Nobody bats an eye when a tourist heavy with cameras appears along the road in this tiny rural town.
More than a decade after the movie "The Bridges of Madison County" was released, thousands of people still travel to Winterset each year to trace the steps where Clint Eastwood and Meryl Streep immortalized the area's covered bridges.
Each fall, an annual Covered Bridge Festival draws crowds here, and on a typical summer day, more than 150 people stop by the county's tourism office for help finding the bridges, scattered between flat fields and wide, unpaved roads.
A glance at the guest book reveals visitors from as far as the Philippines, Argentina and Germany.
"There's no admission charge and no gates, so there's no way to tell exactly how many people come. People may come and see the bridges and never step foot in here," said Chris Nolte, director of the county's tourism department.
While tourists arrive year round, the county's signature Covered Bridge Festival showcases its famed landmarks with a sprawling two-day affair that sees the sleepy town's population rise by the thousands.
Among the attractions at the festival, taking place October 14-15 this year, are an antique car show, a quilt exhibit and a craft making contest featuring everything from pottery to ironwork to dried floral arrangements.
Comforting fair foods, like homemade pies and fritters, barbecue beef and "lamb burgers" from local vendors are annual staples.
The town square is the main artery of the festival, with shuttle buses whisking visitors back and forth from off-site events. The signature excursion is a US$6 guided bus tour to the county's six remaining covered bridges.
At the pretty red Roseman Bridge instantly recognizable from the movie passengers can run their fingers along the wooden planks where the names of hundreds of couples have been carved out by past visitors who were perhaps swept away in the charm of being on a real-life Hollywood set.
In the story, Roseman is where the character Francesca Johnson leaves a note inviting Robert Kincaid to dinner.
The other bridges are not as recognizable as the Roseman; the Holliwell is the only other bridge shown in the film. But the tour guides, members of the Winterset Rotary Club, explain the history of each during the 2-hour tour.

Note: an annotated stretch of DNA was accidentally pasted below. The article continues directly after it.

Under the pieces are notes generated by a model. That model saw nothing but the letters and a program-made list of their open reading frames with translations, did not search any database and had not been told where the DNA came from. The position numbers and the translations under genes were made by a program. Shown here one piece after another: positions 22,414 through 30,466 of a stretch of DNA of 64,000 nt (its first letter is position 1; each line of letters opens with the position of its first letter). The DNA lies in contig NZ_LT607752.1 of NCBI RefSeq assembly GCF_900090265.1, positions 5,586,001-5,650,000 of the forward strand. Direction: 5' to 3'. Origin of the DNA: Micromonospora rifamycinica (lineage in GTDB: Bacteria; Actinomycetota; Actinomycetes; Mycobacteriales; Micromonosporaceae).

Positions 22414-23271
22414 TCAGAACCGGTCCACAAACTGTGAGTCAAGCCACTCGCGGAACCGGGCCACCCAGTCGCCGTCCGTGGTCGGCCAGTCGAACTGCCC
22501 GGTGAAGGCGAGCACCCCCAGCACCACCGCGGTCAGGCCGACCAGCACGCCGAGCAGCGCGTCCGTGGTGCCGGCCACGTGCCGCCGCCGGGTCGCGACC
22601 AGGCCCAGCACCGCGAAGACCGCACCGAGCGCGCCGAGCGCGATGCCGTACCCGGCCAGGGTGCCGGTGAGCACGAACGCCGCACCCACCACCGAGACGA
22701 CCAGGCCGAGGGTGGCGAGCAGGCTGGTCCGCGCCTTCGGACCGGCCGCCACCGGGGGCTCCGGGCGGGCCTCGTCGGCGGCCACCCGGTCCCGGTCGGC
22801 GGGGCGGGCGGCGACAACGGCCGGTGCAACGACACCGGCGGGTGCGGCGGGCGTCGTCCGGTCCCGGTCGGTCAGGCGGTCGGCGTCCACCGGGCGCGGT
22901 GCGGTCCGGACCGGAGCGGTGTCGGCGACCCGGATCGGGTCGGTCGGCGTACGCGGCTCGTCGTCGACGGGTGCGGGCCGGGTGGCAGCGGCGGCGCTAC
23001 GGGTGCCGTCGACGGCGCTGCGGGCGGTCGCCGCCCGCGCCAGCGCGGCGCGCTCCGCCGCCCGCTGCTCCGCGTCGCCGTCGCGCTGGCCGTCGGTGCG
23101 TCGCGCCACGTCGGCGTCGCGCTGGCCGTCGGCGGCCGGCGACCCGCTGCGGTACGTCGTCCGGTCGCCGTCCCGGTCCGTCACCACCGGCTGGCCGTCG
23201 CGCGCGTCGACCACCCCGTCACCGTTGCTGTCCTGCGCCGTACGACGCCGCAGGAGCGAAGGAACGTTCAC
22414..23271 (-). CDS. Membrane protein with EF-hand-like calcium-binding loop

The 1995 movie was based on a novel of the same name by Robert James Waller. The 1992 book was on bestseller lists for three years and sold more than 12 million copies.
A third bridge mentioned in the novel, the Cedar Bridge, was destroyed by an arsonist in 2002. A replica was built in 2004.
The bridges all listed on the National Register of Historic Places were originally erected in the late 1800s. They were covered to save money. Replacing the roofing and shingles was cheaper than replacing the large timbers that make up the floors.
All the bridges are within 15 minutes of each other, although the St. Charles the farthest east in Imes is a half-hour from the bridge that is farthest west, the Roseman. Only the resurrected Cedar Bridge still allows vehicle traffic.
The Northside Cafe, where Kincaid Eastwood's character was greeted with a hostile silence by locals, is unchanged in the town square. Old men in tinted glasses and overalls sit at the counter and waitresses stare blankly at strangers who walk through the door.
The draw of Winterset and its surrounding bridges by no means the nation's most historic or architecturally significant is a testament to the enduring curiosity a movie can generate about a seemingly silent corner of American life.
Madison County officials hardly trumpet the bridges. The county's tourism promotion budget is US$15,000, and Nolte is quick to point out that money also goes toward toting Winterset as the birthplace of legendary actor John Wayne.
But movies can drive tourism. New Zealand saw a surge in visitors following "The Lord of the Rings" and the Louvre in Paris initiated tours based on "The Da Vinci Code." One of the most famous American examples is Dyersville Iowa's other movie attraction just four hours east home to the baseball field featured in the "Field of Dreams."
A closer attraction is the Living History Farms Museum, about 35 miles away. Many who travel to the bridges of Madison County stop there, as all the major hotels are in nearby Des Moines.
In Winterset, which very much remains an unlikely Hollywood set, it's just the Super 8 Motel.
Source: China Daily